Yesterday, being Monday, I had a bit of back and forth with the insurance company.  The repair to Truce is only a small job, I was quite happy to do a temporary repair myself and get if fixed properly when we return to Auckland.  The Insurance company didn’t like that idea and insisted on a boatbuilder to do any temporary repairs.  An interesting statement when they haven’t even seen the damage.  They also said they would only pay for one repair so the cost of any subsequent repair I would have to bear.

That left me in the position of getting a boatbuilder to do a complete repair in Lyttleton.  The guys from Stark Bros. put in a quote for the work, it has been accepted by insurance and work commenced on repairs this morning.  It will take a few days as the epoxy glues and paints need time to harden.

Sunrise hitting the hills above Lyttleton Te Ana Marina Photo Ray Penson
Sunrise hitting the hills above Lyttleton Te Ana Marina Photo Ray Penson

I Checked in with the marina office and now have the WiFi password, excellent but a bit slow.

When I first came to Lyttleton many years ago it was a dump, just a commercial port and a few shops and bars.  Now it’s a nice little town with good cafes, bars, restaurants and shops.  It has a nice relaxed feel about it.  All the people I have interacted with have been very friendly and helpful.  I am starting to like this place.

Wooden Carving watching over Te Ana Marina Photo Ray Penson
Wooden Carving watching over Te Ana Marina Photo Ray Penson

Not sure what is happening with the weather, particularly the temperature.  Yesterday it was overcast, gloomy and a chilly 16 degrees.  Today started calm and has been beautiful with a humid 30 degrees.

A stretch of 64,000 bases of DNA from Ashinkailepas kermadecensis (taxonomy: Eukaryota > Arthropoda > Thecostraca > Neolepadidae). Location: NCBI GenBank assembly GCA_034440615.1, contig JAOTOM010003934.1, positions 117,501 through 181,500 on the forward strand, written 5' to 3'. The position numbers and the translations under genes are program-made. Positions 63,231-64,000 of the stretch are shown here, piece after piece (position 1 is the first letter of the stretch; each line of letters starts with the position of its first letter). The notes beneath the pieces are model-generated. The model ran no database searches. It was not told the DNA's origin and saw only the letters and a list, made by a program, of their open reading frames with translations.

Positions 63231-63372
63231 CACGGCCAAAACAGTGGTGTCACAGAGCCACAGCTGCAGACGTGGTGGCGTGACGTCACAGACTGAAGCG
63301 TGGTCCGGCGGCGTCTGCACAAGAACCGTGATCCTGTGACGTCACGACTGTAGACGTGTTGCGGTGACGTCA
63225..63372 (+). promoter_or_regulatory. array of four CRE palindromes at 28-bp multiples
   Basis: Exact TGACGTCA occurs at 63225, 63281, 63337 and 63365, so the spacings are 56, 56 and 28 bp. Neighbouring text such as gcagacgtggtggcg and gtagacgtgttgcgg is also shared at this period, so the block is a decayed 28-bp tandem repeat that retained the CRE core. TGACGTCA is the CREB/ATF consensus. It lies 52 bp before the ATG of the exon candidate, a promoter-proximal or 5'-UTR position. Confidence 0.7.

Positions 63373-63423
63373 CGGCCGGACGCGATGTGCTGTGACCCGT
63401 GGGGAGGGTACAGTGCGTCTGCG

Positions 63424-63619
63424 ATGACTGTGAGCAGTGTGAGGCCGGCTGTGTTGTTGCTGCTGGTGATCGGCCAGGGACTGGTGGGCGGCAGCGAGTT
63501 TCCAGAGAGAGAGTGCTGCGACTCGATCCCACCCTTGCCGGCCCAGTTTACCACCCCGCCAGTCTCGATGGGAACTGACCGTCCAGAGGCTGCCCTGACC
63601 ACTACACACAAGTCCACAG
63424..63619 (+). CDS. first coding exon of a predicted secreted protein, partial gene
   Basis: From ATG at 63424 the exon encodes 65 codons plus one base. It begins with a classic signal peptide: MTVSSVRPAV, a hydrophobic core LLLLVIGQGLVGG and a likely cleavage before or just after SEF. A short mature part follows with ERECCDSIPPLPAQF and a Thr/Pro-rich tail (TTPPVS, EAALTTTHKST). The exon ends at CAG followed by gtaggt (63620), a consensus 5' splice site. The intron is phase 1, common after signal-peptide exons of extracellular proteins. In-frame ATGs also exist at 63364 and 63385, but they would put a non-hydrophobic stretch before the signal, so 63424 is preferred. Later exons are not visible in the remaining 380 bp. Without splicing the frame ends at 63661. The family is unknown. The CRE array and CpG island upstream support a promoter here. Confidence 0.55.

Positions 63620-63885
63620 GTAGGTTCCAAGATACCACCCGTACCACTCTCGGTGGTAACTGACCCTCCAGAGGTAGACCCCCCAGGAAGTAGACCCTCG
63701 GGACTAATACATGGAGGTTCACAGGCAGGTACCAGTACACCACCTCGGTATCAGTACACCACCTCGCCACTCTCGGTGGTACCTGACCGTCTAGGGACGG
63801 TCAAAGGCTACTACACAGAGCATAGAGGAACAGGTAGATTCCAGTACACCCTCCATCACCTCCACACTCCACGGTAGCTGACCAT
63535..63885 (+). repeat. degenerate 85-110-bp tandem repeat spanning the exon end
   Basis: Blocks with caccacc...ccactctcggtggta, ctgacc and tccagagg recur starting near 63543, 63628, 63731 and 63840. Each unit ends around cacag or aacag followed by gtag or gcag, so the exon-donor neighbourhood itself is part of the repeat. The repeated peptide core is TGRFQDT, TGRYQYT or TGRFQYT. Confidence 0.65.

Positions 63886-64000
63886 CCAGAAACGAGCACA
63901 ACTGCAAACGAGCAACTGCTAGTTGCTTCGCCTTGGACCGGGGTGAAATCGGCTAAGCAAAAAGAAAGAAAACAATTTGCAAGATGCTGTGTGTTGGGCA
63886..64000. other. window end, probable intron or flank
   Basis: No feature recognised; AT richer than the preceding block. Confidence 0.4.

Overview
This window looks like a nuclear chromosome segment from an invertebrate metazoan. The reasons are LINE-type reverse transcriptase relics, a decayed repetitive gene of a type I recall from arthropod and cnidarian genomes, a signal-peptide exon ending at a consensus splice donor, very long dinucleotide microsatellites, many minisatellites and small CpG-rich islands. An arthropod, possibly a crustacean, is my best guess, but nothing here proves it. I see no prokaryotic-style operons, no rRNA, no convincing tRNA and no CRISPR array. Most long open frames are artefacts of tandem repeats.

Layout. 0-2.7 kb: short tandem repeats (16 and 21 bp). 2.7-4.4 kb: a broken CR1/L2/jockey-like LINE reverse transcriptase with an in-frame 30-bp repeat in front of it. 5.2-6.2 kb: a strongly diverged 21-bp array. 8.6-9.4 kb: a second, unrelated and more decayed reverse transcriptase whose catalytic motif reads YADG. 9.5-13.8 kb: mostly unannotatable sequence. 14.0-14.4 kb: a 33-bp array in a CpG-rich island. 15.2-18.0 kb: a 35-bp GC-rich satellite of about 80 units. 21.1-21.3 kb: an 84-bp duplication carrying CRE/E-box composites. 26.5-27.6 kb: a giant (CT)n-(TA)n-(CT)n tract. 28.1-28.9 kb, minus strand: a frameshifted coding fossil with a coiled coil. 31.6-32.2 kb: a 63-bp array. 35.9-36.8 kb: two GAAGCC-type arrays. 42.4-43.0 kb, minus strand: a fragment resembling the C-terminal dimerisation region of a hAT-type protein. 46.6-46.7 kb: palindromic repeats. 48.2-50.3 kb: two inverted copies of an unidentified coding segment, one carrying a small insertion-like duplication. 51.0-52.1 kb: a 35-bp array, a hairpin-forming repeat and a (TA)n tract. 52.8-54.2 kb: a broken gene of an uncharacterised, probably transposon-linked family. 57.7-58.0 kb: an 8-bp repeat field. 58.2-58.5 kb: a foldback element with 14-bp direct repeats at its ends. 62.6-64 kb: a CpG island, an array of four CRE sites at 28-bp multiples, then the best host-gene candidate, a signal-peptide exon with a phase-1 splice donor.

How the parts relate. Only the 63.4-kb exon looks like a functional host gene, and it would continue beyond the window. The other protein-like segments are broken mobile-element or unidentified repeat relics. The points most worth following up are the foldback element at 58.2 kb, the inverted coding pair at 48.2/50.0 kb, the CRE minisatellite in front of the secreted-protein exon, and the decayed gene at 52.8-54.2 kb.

This morning I got the hose pipe out and gave Truce a complete wash down.  It’s amazing how much dirt and grime settles on a boat, not to mention moths, which I am still finding and removing.

I finally got around to putting a name on the dinghy.  So far, this new dinghy is working well.  I can just manage to pick it up from deck and manhandle it over the side and into the water, not an elegant performance, but the dinghy gets from deck to water without all the heavy lifting and winching the old pig required.  I bring the dinghy back on board on the spinnaker halyard, either by hand if no outboard or with a winch if the outboard is fitted.  As its easier than before I am using the dinghy

Little Pig now has a name Photo Ray Penson
Little Pig now has a name Photo Ray Penson

Now repairs are underway and as I will be here for a few days, can start to explore a bit.  This afternoon I went to the information office and met a lady with a strong Scottish accent.  She was most helpful and pointed out numerous attractions and walks.  She was a good talker – I was quite relieved to escape when someone else walked through the door.

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